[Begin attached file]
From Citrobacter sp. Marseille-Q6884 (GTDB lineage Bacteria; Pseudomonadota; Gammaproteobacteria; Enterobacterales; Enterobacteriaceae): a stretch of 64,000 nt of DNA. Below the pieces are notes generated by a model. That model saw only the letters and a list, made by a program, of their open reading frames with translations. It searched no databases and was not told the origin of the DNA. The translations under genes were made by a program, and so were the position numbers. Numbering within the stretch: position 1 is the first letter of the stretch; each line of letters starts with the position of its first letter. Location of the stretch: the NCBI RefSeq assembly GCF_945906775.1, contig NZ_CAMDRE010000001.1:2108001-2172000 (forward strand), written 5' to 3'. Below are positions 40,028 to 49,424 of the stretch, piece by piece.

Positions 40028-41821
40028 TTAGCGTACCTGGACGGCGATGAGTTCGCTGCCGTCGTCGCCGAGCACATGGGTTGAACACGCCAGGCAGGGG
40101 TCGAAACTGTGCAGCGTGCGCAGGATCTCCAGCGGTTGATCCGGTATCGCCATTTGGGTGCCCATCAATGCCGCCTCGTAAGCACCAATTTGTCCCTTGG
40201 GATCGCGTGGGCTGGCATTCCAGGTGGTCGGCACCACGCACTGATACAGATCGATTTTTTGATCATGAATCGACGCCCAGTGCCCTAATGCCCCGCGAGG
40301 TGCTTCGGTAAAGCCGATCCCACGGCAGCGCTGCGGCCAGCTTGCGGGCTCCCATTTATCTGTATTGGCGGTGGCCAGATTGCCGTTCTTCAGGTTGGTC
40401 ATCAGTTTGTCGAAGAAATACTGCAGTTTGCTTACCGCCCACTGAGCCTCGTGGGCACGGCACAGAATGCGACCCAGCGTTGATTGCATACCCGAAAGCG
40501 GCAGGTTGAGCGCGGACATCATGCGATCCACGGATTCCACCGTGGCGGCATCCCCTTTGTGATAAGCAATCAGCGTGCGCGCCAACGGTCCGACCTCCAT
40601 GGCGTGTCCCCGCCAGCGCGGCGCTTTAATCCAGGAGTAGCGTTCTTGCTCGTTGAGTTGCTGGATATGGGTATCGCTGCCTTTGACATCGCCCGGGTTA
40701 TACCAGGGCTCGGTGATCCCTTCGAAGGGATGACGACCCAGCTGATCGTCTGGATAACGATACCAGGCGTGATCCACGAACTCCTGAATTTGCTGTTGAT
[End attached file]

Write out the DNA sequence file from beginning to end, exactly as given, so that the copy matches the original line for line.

From Citrobacter sp. Marseille-Q6884 (GTDB lineage Bacteria; Pseudomonadota; Gammaproteobacteria; Enterobacterales; Enterobacteriaceae): a stretch of 64,000 nt of DNA. Below the pieces are notes generated by a model. That model saw only the letters and a list, made by a program, of their open reading frames with translations. It searched no databases and was not told the origin of the DNA. The translations under genes were made by a program, and so were the position numbers. Numbering within the stretch: position 1 is the first letter of the stretch; each line of letters starts with the position of its first letter. Location of the stretch: the NCBI RefSeq assembly GCF_945906775.1, contig NZ_CAMDRE010000001.1:2108001-2172000 (forward strand), written 5' to 3'. Below are positions 40,028 to 49,424 of the stretch, piece by piece.

Positions 40028-41821
40028 TTAGCGTACCTGGACGGCGATGAGTTCGCTGCCGTCGTCGCCGAGCACATGGGTTGAACACGCCAGGCAGGGG
40101 TCGAAACTGTGCAGCGTGCGCAGGATCTCCAGCGGTTGATCCGGTATCGCCATTTGGGTGCCCATCAATGCCGCCTCGTAAGCACCAATTTGTCCCTTGG
40201 GATCGCGTGGGCTGGCATTCCAGGTGGTCGGCACCACGCACTGATACAGATCGATTTTTTGATCATGAATCGACGCCCAGTGCCCTAATGCCCCGCGAGG
40301 TGCTTCGGTAAAGCCGATCCCACGGCAGCGCTGCGGCCAGCTTGCGGGCTCCCATTTATCTGTATTGGCGGTGGCCAGATTGCCGTTCTTCAGGTTGGTC
40401 ATCAGTTTGTCGAAGAAATACTGCAGTTTGCTTACCGCCCACTGAGCCTCGTGGGCACGGCACAGAATGCGACCCAGCGTTGATTGCATACCCGAAAGCG
40501 GCAGGTTGAGCGCGGACATCATGCGATCCACGGATTCCACCGTGGCGGCATCCCCTTTGTGATAAGCAATCAGCGTGCGCGCCAACGGTCCGACCTCCAT
40601 GGCGTGTCCCCGCCAGCGCGGCGCTTTAATCCAGGAGTAGCGTTCTTGCTCGTTGAGTTGCTGGATATGGGTATCGCTGCCTTTGACATCGCCCGGGTTA
40701 TACCAGGGCTCGGTGATCCCTTCGAAGGGATGACGACCCAGCTGATCGTCTGGATAACGATACCAGGCGTGATCCACGAACTCCTGAATTTGCTGTTGAT